Coping: How it Can Alleviate or Increase Stress

Coping: How it Can Alleviate or Increase Stress

What is Coping?

Let’s just be honest that living in this world can be stressful, because it is unpredictable in many ways and throws curveballs. It is inevitable that stress will, at some point throughout our lives, get the better of us. Coping is beneficial during these stressful moments or even seasons of life as it aids in adjusting to or tolerating negative events or realities while trying to maintain emotional regulation and a positive self-image. Coping involves adjusting to out-of-routine demands or stressors and oftentimes requires us giving greater effort and intentionality than what we normally would in our day to day routines. It is a process and requires practice, and it is important to remember that not every stressful event is created equally. Coping may often look different based on what is occurring (you may have to pull out a few strategies in some instances to cope); however, implementing coping strategies is linked to decreasing anxiety, helping manage painful or difficult emotions, and increasing emotional well-being.

Types of Coping Strategies:

  • Support: Talking about a stressful event with a supportive person (safe and trusting people such as a confident or clinician) can be an effective way to manage stress. Seeking external support instead of self-isolating and internalizing the effects of stress can greatly reduce the negative effects of a difficult situation and help decrease feelings of being alone.
  • Relaxation: Any number of relaxing activities can help people cope with stress. Relaxing activities may include practicing meditation, grounding techniques, progressive muscle relaxation or other calming techniques, sitting in nature, journaling, or listening to soothing music.
  • Problem-solving: This coping mechanism involves identifying a problem that is causing stress and then developing and putting into action some potential solutions for effectively managing it.
  • Physical activity: Exercise can serve as a natural and healthy form of stress relief and can help decrease feelings of restlessness and edginess. Running, yoga, swimming, lifting, walking, dancing, team sports, and many other types of physical activity can help people cope with stress and the aftereffects of traumatic events.
  • Thought Challenging: Challenging cognitive distortions based on evidence versus interpretations, assumptions, and opinions. While this takes more conscious effort and intentionality it is a powerful way to combat intrusive thoughts that cause a myriad of painful emotions and sense of powerlessness.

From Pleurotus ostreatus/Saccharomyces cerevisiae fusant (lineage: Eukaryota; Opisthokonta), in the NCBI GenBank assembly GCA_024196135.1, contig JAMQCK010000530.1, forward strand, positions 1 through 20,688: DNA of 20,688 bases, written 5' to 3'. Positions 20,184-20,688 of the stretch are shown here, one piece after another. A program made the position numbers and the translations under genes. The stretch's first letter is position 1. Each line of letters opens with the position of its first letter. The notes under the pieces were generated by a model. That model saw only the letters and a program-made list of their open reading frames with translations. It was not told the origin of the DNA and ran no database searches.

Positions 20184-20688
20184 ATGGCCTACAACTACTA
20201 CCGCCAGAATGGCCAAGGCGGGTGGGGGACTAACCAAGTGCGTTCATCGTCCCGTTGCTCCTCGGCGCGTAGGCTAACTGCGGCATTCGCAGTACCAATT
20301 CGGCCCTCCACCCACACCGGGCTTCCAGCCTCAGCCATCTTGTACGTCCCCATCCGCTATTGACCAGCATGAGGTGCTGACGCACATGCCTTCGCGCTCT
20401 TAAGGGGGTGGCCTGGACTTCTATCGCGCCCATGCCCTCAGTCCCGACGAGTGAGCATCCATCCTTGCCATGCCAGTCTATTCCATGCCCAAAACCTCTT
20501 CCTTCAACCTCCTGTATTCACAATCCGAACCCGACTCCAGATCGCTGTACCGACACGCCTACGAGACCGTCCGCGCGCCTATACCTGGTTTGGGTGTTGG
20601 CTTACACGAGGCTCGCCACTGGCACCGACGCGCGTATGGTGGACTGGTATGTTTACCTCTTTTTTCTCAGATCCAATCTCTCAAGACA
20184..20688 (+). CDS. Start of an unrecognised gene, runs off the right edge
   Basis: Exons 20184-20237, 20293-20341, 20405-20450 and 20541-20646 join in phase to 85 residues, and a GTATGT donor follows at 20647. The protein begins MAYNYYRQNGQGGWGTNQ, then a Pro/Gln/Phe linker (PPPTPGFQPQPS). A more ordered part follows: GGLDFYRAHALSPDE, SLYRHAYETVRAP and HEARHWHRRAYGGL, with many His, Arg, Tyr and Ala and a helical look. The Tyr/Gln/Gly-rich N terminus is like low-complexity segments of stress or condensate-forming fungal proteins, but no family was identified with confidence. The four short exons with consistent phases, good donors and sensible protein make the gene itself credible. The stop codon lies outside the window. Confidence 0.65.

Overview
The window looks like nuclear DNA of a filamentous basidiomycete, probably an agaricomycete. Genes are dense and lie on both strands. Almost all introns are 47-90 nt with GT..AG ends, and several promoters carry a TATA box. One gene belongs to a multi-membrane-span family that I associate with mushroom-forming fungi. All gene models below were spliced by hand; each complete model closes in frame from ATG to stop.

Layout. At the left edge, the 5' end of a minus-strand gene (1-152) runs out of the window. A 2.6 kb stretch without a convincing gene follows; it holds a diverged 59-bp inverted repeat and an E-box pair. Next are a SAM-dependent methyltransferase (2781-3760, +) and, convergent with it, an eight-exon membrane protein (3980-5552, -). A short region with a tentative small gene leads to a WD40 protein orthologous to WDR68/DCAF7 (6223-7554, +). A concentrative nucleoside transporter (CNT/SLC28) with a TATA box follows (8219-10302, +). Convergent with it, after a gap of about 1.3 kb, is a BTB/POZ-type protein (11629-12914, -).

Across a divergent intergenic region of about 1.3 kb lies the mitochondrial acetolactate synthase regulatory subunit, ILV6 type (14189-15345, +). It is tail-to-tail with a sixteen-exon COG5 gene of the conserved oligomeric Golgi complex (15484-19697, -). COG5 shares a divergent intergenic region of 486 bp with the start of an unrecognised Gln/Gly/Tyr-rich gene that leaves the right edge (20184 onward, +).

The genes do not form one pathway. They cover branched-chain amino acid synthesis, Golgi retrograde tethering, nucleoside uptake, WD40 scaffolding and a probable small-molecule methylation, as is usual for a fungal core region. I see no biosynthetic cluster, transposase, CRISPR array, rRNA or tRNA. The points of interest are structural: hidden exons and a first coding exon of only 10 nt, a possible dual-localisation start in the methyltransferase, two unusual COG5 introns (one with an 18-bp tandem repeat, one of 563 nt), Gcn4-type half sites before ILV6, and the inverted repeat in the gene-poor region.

What is adverse coping?

Sometimes people can find themselves avoiding the stress versus facing and coping with it head on, because it can feel too overwhelming or daunting. It can feel safer in the moment to use avoidance techniques rather than proactive strategies when handling stress, however, in the long run, avoidance coping responses to stress tend to exacerbate anxiety and stress rather than alleviate it.

Types of Adverse Coping Strategies:

  • Escape: Withdrawing from friends and becoming socially isolated which may look like engaging in solitary activities (e.g., watching television, reading, or spending excess time online).
  • Procrastination: Avoiding responsibilities or tasks or trying to not think about it. While it may feel helpful in the moment, the stress tends to pile on due to lack of time allotted to complete the task well.
  • Unhealthy self-soothing: Some self-soothing behaviors are healthy in moderation but may turn into an unhealthy addiction if it becomes a habit to use them to self-soothe (e.g., overeating, binge drinking, or excessive use of the internet or video games).
  • Numbing: Some self-soothing behaviors may become numbing behaviors. When a person engages in numbing behavior, they are often aware of what they are doing and may seek out an activity that will help them drown out or override their distress (e.g., eating junk food, excessive alcohol use, or using drugs).
  • Compulsions and risk-taking: Seeking an adrenaline rush through compulsive or risk-taking behaviors (e.g., gambling, unsafe sex, experimenting with drugs, reckless driving).
  • Self-harm: Engaging in self-harming behaviors to cope with extreme stress or trauma.


People who find themselves defaulting to maladaptive coping mechanisms and/or experience difficulty utilizing effective coping strategies may eventually see a negative impact on mental and emotional well-being. If you are experiencing stress and don’t know how to cope in a productive manner, a therapist or other mental health professional can often help you develop and improve your coping skills. Remember, this is a practice and a skill and often takes intentionality and habitual practice. Therapists can provide support and information about coping skills, and therapy sessions can be a safe, nonjudgmental environment for people to explore the coping methods they rely on and determine how they help or hinder stress management.

 -Carlyn Joseph –

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